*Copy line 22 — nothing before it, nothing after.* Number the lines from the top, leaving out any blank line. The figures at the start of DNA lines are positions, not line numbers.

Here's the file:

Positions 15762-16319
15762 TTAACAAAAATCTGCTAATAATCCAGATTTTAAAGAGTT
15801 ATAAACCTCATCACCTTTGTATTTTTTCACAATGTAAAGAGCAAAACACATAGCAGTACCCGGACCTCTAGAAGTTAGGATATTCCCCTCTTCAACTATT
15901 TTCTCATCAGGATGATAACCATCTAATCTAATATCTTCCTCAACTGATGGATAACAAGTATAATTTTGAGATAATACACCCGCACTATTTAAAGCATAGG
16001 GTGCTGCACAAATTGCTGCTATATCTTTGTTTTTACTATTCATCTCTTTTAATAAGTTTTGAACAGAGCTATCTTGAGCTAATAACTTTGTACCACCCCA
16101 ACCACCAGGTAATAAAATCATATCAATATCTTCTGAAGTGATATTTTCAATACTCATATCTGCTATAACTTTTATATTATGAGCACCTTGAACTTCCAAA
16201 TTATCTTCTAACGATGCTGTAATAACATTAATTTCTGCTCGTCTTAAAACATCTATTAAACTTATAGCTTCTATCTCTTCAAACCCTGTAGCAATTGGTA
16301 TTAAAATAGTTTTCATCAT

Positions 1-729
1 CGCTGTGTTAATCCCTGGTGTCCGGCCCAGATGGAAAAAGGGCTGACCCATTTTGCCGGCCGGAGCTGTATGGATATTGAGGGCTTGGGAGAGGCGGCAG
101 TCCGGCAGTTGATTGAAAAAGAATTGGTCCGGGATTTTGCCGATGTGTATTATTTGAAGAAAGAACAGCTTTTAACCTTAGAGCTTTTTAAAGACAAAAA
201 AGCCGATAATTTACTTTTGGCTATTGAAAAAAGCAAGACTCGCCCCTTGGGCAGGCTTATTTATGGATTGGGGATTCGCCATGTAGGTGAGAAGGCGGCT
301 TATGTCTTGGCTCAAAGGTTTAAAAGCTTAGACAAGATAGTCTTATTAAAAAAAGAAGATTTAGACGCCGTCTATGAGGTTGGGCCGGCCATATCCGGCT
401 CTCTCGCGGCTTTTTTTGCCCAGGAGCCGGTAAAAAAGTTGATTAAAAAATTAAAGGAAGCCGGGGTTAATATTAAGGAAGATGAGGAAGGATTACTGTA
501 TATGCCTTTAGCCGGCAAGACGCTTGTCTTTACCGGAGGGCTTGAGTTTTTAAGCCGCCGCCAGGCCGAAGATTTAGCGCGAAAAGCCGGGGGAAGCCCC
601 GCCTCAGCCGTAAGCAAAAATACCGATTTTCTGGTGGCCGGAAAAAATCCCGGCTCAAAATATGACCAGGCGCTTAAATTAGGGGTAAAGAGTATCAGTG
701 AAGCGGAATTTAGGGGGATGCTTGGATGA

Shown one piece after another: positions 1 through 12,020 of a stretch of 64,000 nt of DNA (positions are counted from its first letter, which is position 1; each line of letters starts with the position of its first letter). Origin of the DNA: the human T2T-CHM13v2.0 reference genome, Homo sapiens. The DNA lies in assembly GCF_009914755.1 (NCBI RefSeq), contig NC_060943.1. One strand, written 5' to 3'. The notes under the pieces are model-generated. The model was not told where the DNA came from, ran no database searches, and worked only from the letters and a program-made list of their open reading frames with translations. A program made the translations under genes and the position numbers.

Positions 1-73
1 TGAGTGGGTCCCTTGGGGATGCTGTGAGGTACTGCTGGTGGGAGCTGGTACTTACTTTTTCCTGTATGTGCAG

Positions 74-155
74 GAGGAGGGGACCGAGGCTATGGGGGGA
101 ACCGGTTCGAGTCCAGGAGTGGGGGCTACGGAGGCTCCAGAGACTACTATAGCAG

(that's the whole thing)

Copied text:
74 GAGGAGGGGACCGAGGCTATGGGGGGA